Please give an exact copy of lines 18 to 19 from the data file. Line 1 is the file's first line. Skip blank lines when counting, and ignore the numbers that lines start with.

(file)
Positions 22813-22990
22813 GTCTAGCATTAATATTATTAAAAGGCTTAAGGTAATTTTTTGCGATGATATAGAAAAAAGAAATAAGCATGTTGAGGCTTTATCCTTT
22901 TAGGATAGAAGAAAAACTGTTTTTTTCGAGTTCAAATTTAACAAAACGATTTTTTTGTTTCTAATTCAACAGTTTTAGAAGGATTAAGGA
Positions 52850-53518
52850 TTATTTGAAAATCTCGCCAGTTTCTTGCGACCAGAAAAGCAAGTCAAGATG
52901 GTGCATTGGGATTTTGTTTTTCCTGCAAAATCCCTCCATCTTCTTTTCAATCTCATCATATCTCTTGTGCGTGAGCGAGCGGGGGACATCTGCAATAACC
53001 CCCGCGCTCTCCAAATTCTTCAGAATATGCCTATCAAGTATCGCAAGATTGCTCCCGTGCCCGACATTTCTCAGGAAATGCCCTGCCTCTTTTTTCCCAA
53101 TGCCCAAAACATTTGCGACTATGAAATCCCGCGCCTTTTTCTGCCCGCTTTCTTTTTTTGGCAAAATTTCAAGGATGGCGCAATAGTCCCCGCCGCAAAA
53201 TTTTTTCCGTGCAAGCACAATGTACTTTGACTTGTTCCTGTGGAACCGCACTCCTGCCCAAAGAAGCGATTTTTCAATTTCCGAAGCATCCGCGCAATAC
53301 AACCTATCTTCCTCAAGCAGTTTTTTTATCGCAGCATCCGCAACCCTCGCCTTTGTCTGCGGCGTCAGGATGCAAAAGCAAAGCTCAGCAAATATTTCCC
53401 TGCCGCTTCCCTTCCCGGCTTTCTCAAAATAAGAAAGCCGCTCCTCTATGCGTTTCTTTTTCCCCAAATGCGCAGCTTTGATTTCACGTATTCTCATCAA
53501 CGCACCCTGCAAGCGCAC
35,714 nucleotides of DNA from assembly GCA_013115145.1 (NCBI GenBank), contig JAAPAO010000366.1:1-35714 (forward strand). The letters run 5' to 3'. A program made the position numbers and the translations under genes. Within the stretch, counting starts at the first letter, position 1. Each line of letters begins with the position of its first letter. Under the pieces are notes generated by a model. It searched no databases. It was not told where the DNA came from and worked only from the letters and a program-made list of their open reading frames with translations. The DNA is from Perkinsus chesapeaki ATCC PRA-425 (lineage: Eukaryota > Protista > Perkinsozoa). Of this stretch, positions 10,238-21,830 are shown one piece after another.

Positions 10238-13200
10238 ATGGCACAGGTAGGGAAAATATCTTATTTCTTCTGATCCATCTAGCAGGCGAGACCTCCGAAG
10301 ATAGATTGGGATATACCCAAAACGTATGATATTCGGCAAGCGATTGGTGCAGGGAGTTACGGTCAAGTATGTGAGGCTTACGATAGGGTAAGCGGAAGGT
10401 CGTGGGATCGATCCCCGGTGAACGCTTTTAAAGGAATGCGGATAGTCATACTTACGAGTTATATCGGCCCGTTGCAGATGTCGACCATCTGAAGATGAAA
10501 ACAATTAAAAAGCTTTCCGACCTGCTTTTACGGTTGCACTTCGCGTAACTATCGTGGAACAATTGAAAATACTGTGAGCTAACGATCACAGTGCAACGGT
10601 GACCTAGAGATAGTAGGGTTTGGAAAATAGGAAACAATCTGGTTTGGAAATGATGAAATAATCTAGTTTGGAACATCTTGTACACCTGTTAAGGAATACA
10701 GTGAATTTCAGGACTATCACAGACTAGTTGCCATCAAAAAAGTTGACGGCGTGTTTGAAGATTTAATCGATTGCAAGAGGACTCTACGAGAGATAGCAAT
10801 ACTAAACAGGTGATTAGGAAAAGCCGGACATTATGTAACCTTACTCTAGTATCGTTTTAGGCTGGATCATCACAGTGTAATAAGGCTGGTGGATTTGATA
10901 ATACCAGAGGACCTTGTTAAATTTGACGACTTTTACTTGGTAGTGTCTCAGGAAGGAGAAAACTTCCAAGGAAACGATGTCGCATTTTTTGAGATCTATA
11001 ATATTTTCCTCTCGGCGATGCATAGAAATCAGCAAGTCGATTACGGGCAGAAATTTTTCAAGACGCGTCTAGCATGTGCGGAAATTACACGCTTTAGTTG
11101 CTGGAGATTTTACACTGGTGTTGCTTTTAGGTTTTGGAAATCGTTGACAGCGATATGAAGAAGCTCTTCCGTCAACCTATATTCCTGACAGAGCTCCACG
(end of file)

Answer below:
10501 ACAATTAAAAAGCTTTCCGACCTGCTTTTACGGTTGCACTTCGCGTAACTATCGTGGAACAATTGAAAATACTGTGAGCTAACGATCACAGTGCAACGGT
10601 GACCTAGAGATAGTAGGGTTTGGAAAATAGGAAACAATCTGGTTTGGAAATGATGAAATAATCTAGTTTGGAACATCTTGTACACCTGTTAAGGAATACA